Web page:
Deconstructing Scientific American’s Anti-Paleo Article

Yesterday science writer Ferris Jabr posted an article on the Scientific American website called How to Really Eat Like a Hunther-Gatherer: Why the Paleo Diet is Half Baked.  Some of his gripes with paleo are accurate, but not unknown to paleo afficiandos and others are simply not well thought out. I’ll go through them here one by one.

 

 

Diet has been an important part of our evolution—as it is for every species—and we have inherited many adaptations from our Paleo predecessors. Understanding how we evolved could, in principle, help us make smarter dietary choices today. But the logic behind the Paleo diet fails in several ways: by making apotheosis of one particular slice of our evolutionary history; by insisting that we are biologically identical to stone age humans; and by denying the benefits of some of our more modern methods of eating.

On his website, Sisson writes that “while the world has changed in innumerable ways in the last 10,000 years (for better and worse), the human genome has changed very little and thus only thrives under similar conditions.” This is simply not true. In fact, this reasoning misconstrues how evolution works. If humans and other organisms could only thrive in circumstances similar to the ones their predecessors lived in, life would not have lasted very long.

 

There is a difference between ‘surviving’ and ‘thriving’. In terms of health and happiness I would not consider the majority of the human race today to be thriving. Obesity is skyrocketing, mental illness is everywhere and even those considered to be of normal psyche’s are far more stressed out than your hunter-gatherer’s – who really do exhibit a remarkable lack of stress and worry.  And while species do need to be able to survive new environments; and while we have evolved slightly since the paleolithic era, our genes have changed no where near as fast as our culture has. If you took a person from 20,000 years ago, gave him a haircut and dressed him in clothes from your local mall he would be indistinguishable from the other shoppers, albeit in better shape. However, that mall and everything inside placed next to a paleolithic village of huts would seem like from another planet. We are simply not adapted to live sedentary lifestyles, indoors and munching on the Western diet.

Even if eating only foods available to hunter–gatherers in the Paleolithic made sense, it would be impossible. As Christina Warinner of the University of Zurich emphasizes in her 2012 TED talk, just about every single species commonly consumed today—whether a fruit, vegetable or animal—is drastically different from its Paleolithic predecessor.

This critique of modern paleo diets is true. Although none of this is new to the paleo community. As Fabr himself writes, people who follow a paleo diet try and mimic the ones of their ancestors as best as we can.

But where Fabr really gets into trouble is when he starts talking about our ancestors and their health. He writes..

 

[ The Paleo Diet ] ignores much of the evidence about our ancestors’ health during their—often brief—individual life spans (even if a minority of our Paleo ancestors made it into their 40s or beyond, many children likely died before age 15

 

Fabr needs to do a little more research into the lifespan of hunter-gatherer’s.  Perhaps he is unaware of this study entitled

Longevity Among Hunter-Gatherers: A Cross-Cultural Examination that found the modal age of death in extant hunter-gatherer tribes to be 72. While it is true that childhood mortality is much higher (which significantly brings down the mean age of death) in these cultures the reason for their early deaths has nothing to do with diet.  It is believed that somewhere between 15%-50% all young babies died from infanticide. Many other’s during childbirth.  Infant mortality in hunter-gatherer tribes was 30 times higher than in modern society and childhood mortality 100 times higher. The reason for these high rates is the natural dangers of living in the wild and living in a world without modern medicine. Ask yourself, would you have made it out of childhood if you had never seen a doctor?  I know that I had a terrible case of pneumonia at age 2, and whose to say without the help of modern medicine that I would have survived.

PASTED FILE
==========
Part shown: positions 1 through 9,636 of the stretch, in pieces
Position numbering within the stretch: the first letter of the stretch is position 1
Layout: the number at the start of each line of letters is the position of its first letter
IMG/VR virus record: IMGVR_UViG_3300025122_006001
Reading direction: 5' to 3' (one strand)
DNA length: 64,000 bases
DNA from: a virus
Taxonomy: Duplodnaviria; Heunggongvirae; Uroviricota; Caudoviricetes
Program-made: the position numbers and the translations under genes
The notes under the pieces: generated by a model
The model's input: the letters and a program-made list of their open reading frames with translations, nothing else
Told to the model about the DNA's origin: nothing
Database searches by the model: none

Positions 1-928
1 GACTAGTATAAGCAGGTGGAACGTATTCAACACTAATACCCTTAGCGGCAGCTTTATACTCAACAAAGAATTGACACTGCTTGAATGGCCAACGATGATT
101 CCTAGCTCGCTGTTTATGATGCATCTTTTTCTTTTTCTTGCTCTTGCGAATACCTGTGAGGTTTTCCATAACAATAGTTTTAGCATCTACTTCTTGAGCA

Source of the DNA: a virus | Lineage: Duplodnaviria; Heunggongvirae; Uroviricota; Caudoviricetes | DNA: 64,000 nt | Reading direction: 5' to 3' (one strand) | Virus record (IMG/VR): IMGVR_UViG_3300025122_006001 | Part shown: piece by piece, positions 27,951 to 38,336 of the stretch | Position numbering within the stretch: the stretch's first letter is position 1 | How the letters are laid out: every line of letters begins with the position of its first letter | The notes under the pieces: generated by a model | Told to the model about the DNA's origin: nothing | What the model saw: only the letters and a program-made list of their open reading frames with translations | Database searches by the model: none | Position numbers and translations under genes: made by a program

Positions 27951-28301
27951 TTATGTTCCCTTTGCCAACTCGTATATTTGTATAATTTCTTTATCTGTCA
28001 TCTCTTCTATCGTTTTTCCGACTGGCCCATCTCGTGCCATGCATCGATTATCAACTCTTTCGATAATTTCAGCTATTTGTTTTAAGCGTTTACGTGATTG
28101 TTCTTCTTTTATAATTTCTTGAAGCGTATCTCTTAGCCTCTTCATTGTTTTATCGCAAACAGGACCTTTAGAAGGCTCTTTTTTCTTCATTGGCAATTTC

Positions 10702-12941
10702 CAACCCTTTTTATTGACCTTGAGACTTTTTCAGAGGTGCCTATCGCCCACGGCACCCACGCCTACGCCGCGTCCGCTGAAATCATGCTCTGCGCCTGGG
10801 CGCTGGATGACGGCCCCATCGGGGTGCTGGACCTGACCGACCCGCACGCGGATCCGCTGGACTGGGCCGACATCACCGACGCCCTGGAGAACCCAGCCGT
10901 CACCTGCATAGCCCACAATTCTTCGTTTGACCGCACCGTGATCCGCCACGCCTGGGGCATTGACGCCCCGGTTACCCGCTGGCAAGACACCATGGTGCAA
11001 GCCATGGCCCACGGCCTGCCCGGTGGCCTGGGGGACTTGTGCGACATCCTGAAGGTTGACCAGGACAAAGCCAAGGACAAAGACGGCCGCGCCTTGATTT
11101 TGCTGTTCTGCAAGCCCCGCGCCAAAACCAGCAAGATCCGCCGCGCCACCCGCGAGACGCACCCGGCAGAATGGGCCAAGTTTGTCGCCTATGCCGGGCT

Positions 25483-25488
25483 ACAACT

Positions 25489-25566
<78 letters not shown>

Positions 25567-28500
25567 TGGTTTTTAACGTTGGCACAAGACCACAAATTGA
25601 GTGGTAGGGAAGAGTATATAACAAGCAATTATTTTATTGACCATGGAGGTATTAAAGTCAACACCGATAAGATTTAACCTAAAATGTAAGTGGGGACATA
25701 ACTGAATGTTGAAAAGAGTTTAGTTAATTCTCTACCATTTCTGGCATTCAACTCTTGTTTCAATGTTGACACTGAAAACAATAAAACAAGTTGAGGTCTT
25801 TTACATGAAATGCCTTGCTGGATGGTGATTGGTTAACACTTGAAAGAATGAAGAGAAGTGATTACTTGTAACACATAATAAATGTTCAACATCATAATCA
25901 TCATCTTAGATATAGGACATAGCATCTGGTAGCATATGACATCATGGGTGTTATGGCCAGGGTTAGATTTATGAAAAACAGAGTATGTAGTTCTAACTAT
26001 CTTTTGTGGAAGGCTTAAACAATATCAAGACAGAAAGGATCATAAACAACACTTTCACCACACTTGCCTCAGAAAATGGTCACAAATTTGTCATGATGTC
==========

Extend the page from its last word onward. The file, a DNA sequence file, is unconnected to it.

We can look at the chart of the actual deaths of members of the Hiwi tribe, the tribe that Jabr references and see exactly what it is that killed them.  Most interesting is the data collected from pre-contact times as that would be the most telling of a natural hunter-gatherer tribe. Although it should also be mentioned that the Hiwi have a higher rate of mortality, especially from warfare as in comparison to other extant hunter-gatherer tribes.

Of the 169 total deaths recorded, here is why they died.

Infectious disease (Malaria, respiratory infection, diarrhea, measles)= 70

War (with each other or Venezuelans) = 33

Infanticide=13

Congenital infant death (birth trauma and other childbirth deaths)=12

Environmental Hazard=7

Human Caused Accident=7

Suicide=3

Organic and pathological conditions (heart problems, cancer, liver problems, “swallowed tongue”) = 1

Nutritional deficiencies (starvation or malnourished)=0

Jabr used the Hiwi as an example of anti-paleo but looking at their mortality rate it looks like a glaring win for those who choose to eat a Paleo Diet.  Only one single Hiwi died from a pathological condition(the most common form of death in the US) and considering that “swallowed tongue” was even considered in the category by the researcher’s that could very well have been the reason for that death. While 0 of the Hiwi tribe died from either nutritional deficiencies or starvation. This means that the diet of the Hiwi was certainly not giving them cancer and heart disease. Where does this leave Jabr’s argument? Basically “Lots of Hiwi died from malaria, therefore you should eat pancakes.”